There are several screening tests developed to help detect colorectal cancer early, when it may be more treatable. In fact, screening can act as a form of cancer prevention as well: some tests detect precancerous polyps, which can be removed.

The standard test continues to be the colonoscopy. The rectum and entire colon are examined with a colonoscope, a flexible lighted tube with a lens for viewing and a tool for removing any abnormal growths. A thorough cleansing of the entire colon is necessary before this test, which is done by drinking large amounts of a laxative prep solution. Sedation is necessary. 

An alternative visualization test is the sigmoidoscopy. This uses a shorter scope that can only view the rectum and the sigmoid colon, which is about one-third of the entire colon. It takes less time, and sedation is usually not necessary, but any cancers beyond the sigmoid colon may be missed. 

There are a few other methods used for visualizing the colon, including computed tomographic (CT) colonography and double contrast barium enemas. The colonography is rarely done because it is expensive and still requires follow up with a regular colonoscopy if polyps are found. The barium enema is also seldom used, as it is less sensitive in detecting small polyps and cancers. 

Other tests mainly detect cancer (but not polyps) and are less invasive, using stool samples to detect the presence of blood. Two of these tests are approved by the FDA: the FOBT (Fecal Occult Blood Test), and the FIT (Fecal Immunochemical Test). Note, however, that there are other reasons why blood might be in the stool, so this is by no means a definitive test for cancer. If positive, it still needs to be followed by colonoscopy and possibly endoscopy. 

Cologuard is a new stool DNA test, approved by the FDA. It detects tiny amounts of blood in stool, similar to the FIT test, as well as nine DNA biomarkers that have been found in colorectal cancer and precancerous advanced adenomas. So, this test can detect some forms of precancerous growths. Of course, any positive test will yet again lead to a colonoscopy. An increasing number of insurance companies, including Medicare, are now covering this test.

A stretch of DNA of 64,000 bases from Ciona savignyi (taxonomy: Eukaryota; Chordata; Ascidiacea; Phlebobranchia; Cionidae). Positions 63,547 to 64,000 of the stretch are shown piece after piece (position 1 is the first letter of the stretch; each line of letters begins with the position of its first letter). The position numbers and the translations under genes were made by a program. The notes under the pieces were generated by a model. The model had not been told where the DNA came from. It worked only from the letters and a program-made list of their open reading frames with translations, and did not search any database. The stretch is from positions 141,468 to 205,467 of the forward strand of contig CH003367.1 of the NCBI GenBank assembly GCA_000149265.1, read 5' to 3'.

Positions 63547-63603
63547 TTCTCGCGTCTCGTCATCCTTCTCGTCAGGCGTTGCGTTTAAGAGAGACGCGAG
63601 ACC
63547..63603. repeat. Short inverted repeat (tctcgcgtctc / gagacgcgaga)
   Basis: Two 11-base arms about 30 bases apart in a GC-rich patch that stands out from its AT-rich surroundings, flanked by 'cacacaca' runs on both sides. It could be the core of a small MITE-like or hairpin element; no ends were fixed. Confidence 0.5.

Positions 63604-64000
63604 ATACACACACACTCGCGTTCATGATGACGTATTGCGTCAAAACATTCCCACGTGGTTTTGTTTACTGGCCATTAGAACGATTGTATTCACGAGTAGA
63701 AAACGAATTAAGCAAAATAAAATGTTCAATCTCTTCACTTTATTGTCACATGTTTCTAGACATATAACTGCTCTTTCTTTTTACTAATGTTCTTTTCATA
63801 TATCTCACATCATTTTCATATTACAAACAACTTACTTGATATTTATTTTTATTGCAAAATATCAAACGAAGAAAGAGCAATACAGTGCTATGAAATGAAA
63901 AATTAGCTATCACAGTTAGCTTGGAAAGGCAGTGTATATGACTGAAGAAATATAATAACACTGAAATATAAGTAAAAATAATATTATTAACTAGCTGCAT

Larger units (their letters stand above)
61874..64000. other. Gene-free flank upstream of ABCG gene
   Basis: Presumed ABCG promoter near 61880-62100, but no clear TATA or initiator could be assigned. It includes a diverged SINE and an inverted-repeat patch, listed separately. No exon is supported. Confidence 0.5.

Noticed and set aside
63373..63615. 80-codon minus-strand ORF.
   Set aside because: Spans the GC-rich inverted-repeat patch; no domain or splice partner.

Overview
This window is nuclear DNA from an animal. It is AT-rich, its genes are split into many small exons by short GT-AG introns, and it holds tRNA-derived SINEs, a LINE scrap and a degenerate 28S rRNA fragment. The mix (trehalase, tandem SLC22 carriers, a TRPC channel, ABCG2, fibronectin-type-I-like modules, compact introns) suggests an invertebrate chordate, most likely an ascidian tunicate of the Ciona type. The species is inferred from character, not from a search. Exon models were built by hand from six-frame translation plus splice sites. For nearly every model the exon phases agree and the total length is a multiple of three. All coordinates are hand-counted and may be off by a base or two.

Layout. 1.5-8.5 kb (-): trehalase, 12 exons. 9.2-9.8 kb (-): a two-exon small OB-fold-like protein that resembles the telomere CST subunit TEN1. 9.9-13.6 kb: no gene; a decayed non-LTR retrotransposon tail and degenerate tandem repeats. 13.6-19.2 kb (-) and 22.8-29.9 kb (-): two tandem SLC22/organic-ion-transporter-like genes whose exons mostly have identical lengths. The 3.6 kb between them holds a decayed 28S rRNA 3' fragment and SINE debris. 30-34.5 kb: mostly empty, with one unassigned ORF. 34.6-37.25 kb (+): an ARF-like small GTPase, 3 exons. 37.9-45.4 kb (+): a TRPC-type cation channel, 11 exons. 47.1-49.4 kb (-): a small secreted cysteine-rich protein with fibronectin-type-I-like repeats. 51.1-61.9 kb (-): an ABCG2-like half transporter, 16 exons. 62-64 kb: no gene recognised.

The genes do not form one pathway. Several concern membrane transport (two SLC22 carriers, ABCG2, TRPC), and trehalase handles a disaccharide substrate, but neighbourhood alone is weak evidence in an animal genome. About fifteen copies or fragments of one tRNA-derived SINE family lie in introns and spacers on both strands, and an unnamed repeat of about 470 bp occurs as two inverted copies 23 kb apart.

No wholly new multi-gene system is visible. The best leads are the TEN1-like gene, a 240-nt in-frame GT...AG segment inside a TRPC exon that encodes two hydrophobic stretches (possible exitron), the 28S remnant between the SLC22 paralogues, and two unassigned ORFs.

Which test is right for you? The standard colonoscopy is still the gold standard. It allows the doctor to view the rectum and the entire colon, and a biopsy can be taken during the test. The disadvantages are that it can still miss some small polyps, flat or depressed growths, and even cancers.

The quality of the results depends on a thorough cleansing of the colon, as well as the skill and patience of the gastroenterologist. A liquid diet, prep, and sedation are necessary. Someone needs to accompany the patient to and from the procedure, and the patient may need to miss a day of work. 

In June of 2017 the US Multi-Society Task Force on Colorectal Cancer issued updated screening recommendations. The most effective choices are:

•    Colonoscopy every ten years, or
•    Annual FIT / FOBT

Less effective choices, but better than doing nothing, are:

•    CT colonography every five years, or
•    FIT or fecal DNA every three years, or  
•    Flexible sigmoidoscopy every five-ten years 

My bottom line? It is absolutely critical that we all select a screening test, and be re-tested on a regular basis. I urge everyone between 50 and 75 to be screened for colorectal cancer, because this is a common cancer and one that can often be treated or prevented.

Dr. Alan Frischer is former chief of staff and former chief of medicine at Downey Regional Medical Center. Write to him in care of this newspaper at 8301 E. Florence Ave., Suite 100, Downey, CA 90240.

Paging Dr. Frischer: Travel and Safety

Every day my patients tell me of loved ones they see infrequently, due to serious concerns over travel safety. It’s true that all modes of transportation render us powerless to some degree. Just how safe is it to travel?


Let’s start with motorcycles. They are fun to ride, can be economical, and afford the rider a great sense of independence and freedom. On the other hand, even with safety gear, the rider is not well protected. When a motorcycle is involved in a collision with another vehicle, the motorcyclist invariably receives more serious injuries.

In fact, the ratio of motorcyclist fatalities to those in the other vehicle is a whopping 70:1. Motorcycles account for only 1% of road traffic, but 20% of road fatalities. Bottom line? 123 deaths per billion miles travelled.

Walking is good for us for so many reasons. Statistics show 41 deaths per billion miles travelled. These deaths are largely due to encounters with cars.

We hear about road rage against bicyclists. However, the data shows that riding a bike is safer than walking, at 35 deaths per billion miles travelled. As with walking, almost all bicyclist fatalities involve automobiles.

Ferries come in at 20 deaths per billion miles travelled, and represent the most dangerous mode of public transportation.

Cars represent the most common form of transportation. There are just four deaths per billion miles travelled. Because private individuals operate the vast majority of cars, this risk is highly dependent on personal behavior. Unlike commercial vehicles, where passenger health is in the hands of a “trained professional,” the risk to a car’s driver or passenger varies considerably, depending on the driver’s gender, age, mood, distractions, alcohol and drug consumption, and the type of road.